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Incredible finds made in Copenhagen

By the excavation for a new subway station at Trianglen in Østerbro in Copenhagen, scientists have discovered something more extraordinary than just stone, gravel and sand.

In connection with the excavation is the tracks for a completely new and previously unknown interglacial period in Denmark emerged. It writes, and found is published in the journal Boreas.

By analyzing, among other amino acids, protein building blocks, the researchers could demonstrate that the newly discovered interglacial period took place about 200,000 years ago.

An interglacial period is a warm period like the one we live in now, between the two glaciations. The new discovery covers the total of the fifth interglacial period, we now know from the Denmark, in addition to the one we live in now.

Geologist Ole Bennike, who is senior researcher at The Geological survey of Denmark and Greenland (GEUS), find it incredible that found is done in Copenhagen.

- It was definitely a surprise, because there are made lots of holes in Copenhagen. It is highly unusual to encounter such mellemistidsaflejringer, he says to Ritzau.

over the past millions of years, the climate alternated between glacial and interglacial periods. The current interglacial period started about 11.700 years ago, where the difference between summer and winter was at its highest.

But although scientists know that the climate globally has fluctuated much, they have in Denmark, so far only found direct traces of the four interglacial periods. The fourth was found in 2013.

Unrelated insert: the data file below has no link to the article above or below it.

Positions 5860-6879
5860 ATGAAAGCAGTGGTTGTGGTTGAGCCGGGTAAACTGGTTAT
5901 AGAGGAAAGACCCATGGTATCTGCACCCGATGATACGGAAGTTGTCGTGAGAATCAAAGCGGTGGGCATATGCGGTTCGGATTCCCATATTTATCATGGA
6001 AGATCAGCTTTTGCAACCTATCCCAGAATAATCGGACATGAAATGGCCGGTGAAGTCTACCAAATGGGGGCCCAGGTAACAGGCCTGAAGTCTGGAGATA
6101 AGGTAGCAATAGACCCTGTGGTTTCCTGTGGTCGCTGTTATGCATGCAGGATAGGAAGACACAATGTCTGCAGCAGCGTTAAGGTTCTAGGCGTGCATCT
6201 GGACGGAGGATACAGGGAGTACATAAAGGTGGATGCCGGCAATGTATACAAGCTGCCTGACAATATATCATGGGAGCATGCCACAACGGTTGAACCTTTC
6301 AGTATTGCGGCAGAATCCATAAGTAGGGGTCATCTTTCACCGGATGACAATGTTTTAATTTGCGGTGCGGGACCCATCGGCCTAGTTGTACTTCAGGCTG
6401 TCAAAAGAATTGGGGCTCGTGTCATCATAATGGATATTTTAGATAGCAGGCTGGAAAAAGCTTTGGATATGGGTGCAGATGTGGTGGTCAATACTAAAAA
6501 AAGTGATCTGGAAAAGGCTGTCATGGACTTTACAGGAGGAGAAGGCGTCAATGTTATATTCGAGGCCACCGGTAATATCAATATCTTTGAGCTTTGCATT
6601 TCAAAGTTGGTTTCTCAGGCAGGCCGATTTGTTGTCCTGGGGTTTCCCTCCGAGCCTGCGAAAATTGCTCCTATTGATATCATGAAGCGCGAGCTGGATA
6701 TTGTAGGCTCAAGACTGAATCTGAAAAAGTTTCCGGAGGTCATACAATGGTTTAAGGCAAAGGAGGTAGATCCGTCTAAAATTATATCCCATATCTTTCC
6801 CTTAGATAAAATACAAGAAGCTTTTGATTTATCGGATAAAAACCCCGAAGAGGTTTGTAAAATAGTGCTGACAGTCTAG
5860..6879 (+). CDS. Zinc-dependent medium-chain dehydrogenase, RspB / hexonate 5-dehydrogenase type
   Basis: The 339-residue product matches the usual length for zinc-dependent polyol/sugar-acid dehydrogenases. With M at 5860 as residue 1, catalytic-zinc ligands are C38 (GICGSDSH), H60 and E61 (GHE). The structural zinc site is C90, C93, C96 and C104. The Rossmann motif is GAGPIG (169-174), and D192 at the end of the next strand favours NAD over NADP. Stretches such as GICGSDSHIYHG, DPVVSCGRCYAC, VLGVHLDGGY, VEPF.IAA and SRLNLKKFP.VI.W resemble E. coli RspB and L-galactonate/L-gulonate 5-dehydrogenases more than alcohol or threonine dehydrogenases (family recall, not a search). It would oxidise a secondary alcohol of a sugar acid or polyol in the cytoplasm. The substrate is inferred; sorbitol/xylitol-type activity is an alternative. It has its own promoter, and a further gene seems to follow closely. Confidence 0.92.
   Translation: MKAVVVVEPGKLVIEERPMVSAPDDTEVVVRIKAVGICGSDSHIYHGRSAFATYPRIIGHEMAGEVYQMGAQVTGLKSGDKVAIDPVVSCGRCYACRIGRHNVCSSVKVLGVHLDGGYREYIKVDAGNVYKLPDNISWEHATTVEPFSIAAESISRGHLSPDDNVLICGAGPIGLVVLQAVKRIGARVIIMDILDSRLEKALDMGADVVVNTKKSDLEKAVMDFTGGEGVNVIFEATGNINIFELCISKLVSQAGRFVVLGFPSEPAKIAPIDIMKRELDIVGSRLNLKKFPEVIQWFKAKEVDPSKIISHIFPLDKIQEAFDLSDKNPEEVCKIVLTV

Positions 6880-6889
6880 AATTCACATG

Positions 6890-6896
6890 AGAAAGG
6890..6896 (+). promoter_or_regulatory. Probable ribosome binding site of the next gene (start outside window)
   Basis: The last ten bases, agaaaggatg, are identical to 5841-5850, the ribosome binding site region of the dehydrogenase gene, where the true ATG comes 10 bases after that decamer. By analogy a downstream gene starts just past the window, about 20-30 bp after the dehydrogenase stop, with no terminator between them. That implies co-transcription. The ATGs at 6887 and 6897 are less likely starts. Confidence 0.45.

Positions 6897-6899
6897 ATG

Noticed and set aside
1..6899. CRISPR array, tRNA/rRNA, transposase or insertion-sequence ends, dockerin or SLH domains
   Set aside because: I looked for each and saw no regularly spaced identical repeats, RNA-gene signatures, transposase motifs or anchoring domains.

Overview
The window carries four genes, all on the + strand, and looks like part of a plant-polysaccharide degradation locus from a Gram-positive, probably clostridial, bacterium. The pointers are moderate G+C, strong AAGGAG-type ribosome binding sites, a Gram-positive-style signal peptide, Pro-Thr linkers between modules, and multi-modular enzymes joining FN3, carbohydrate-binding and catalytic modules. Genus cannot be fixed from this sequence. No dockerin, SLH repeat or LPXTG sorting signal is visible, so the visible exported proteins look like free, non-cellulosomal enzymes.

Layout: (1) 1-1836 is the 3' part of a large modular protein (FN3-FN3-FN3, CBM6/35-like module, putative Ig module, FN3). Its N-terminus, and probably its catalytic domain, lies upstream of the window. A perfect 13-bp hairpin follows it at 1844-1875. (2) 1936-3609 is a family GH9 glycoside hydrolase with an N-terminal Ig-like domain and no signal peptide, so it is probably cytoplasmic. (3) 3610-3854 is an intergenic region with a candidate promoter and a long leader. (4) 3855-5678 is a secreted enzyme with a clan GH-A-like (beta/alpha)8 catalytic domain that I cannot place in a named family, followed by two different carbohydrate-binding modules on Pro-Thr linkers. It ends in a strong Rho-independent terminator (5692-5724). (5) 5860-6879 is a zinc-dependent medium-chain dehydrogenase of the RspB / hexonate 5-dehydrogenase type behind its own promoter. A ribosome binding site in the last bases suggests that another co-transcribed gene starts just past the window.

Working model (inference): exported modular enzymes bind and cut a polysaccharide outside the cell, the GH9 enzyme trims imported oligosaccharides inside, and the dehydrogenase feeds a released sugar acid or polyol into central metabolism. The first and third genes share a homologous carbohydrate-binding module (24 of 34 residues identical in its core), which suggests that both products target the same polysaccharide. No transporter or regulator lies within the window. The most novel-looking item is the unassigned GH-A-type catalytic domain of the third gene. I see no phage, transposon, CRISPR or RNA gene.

Ole Bennike think definitely, in the future will find clues from several interglacial periods.

- Our ability to date the layers become better and better. There will be developed new methods for dating some of those old layers, he says.

Within the past decade has iskerneboringer from Antarctica also given clear indications that there have been great fluctuations in the climate through time, tells seniorforskeren.

In Denmark we do not have the interconnecting layers of the earth or the seabed, which can tell geologists exactly how the climate has evolved.

It is due to landscape time and time again has been "planed down" of isfremstød through time.

It explains the emeritus professor Bent Vad Odgaard, and as a researcher in climate change and ecosystems in the geological scale at the Department of Geoscience at Aarhus University, to

It means that the strata has been eroded – it will say that they are either located helter-skelter or simply is broken, and that today only fragments of the past.

- So even if it's not every day we find deposits from the new interglacial periods, on the other hand not at all surprising, when we do, say, Bent Vad Odgaard, who took the fourth interglacial period,

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